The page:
“An excellent thought,” said Mrs. Covington firmly.

Mrs. Bennet began to look decidedly vexed; she did not wish to dash the hopes of her favourite merely for Lizzy’s sake, but Mr. Covington was quite eligible, and it certainly seemed that Mr. Bingley was never to return. “Well, I am sure Mr. Bennet will give it due consideration,” she said querulously.

The visit lasted for over an hour, and concluded with an invitation to dine at Ashworth the following week. Their guests had no sooner departed than Mrs. Bennet’s raptures began. “Oh, my dearest Lizzy!” she cried. “Mr. Covington! Oh, why did you say nothing of it to me! He will do very well for you, indeed. You shall be mistress of Ashworth! Oh, lord! Of course, it is nothing to what Mr. Bingley would have been, but we must learn to live with our disappointments. He will do quite well for you, though I cannot imagine why he did not choose Jane or Lydia instead – but there is no accounting for men’s thinking!”

Elizabeth lifted up her eyes. “I must remind you that Mr. Covington has not expressed any intentions at all towards me, nor has he suggested he is calling on me. I suspect he was doing no more than paying a neighbourly call.”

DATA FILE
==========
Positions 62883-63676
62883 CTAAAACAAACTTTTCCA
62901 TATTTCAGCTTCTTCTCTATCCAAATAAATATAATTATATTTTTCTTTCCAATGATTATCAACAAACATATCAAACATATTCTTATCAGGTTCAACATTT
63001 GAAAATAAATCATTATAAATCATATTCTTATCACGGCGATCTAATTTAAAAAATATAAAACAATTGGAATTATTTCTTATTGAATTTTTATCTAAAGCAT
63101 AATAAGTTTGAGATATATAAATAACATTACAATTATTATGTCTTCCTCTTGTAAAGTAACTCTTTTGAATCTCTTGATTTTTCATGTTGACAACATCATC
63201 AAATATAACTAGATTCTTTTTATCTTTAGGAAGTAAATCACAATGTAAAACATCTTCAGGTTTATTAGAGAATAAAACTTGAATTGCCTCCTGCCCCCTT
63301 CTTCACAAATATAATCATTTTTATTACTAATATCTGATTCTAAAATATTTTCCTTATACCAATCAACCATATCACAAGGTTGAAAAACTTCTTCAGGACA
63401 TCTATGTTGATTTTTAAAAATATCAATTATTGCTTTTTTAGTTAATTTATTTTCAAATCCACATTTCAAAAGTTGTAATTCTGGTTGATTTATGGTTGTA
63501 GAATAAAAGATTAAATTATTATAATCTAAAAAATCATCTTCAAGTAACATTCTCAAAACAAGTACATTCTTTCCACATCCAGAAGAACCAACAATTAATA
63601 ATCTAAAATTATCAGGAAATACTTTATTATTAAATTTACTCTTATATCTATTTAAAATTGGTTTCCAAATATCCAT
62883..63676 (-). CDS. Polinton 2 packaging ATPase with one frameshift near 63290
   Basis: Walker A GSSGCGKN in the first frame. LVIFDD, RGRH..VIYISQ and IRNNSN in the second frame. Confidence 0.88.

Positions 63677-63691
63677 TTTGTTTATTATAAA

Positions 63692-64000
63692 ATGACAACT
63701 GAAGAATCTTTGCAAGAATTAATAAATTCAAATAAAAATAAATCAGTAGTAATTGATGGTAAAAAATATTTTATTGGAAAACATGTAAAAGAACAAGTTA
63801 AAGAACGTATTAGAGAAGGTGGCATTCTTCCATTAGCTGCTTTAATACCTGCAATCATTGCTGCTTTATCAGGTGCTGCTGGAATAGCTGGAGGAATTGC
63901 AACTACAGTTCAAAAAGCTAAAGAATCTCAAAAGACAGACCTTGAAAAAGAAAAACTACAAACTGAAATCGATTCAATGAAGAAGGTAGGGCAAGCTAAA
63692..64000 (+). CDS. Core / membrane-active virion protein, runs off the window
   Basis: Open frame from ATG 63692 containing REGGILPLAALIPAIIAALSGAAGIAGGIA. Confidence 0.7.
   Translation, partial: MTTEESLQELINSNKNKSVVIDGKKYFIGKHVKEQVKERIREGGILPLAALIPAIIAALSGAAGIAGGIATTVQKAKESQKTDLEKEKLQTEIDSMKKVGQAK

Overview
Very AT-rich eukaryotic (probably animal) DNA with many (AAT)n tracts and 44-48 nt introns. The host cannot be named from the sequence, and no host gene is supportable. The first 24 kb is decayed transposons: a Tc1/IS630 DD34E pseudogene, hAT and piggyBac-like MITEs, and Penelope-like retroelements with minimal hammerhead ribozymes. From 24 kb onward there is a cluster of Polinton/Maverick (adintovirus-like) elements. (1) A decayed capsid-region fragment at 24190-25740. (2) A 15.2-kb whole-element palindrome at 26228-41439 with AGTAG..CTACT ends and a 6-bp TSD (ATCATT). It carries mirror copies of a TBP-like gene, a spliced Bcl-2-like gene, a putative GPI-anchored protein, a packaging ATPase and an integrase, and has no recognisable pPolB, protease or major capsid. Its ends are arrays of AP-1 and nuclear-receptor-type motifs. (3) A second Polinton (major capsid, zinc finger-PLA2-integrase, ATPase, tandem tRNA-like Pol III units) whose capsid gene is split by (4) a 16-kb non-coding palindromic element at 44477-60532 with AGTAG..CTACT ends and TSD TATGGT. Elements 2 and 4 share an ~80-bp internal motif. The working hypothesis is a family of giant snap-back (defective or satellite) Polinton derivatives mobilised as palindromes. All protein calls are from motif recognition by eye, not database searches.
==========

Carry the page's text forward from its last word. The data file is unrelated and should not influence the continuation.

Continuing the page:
“Nonsense, Lizzy!” Mrs. Bennet cried. “Come ten miles just to visit? I think not! No, mark my words, Lizzy, you will be the next mistress of Ashworth!”

Elizabeth could see there was to be no reasoning with her, though she remained unconvinced that Mr. Covington’s interest in her was anything more than a passing fancy.

She was forced to reconsider this question, though, after their dinner engagement at Ashworth. It could not be denied that Mr. Covington was particularly attentive to her that evening, soliciting her opinion on a variety of matters, and going so far as to offer the party in general, but Elizabeth in particular, a tour of the house and grounds.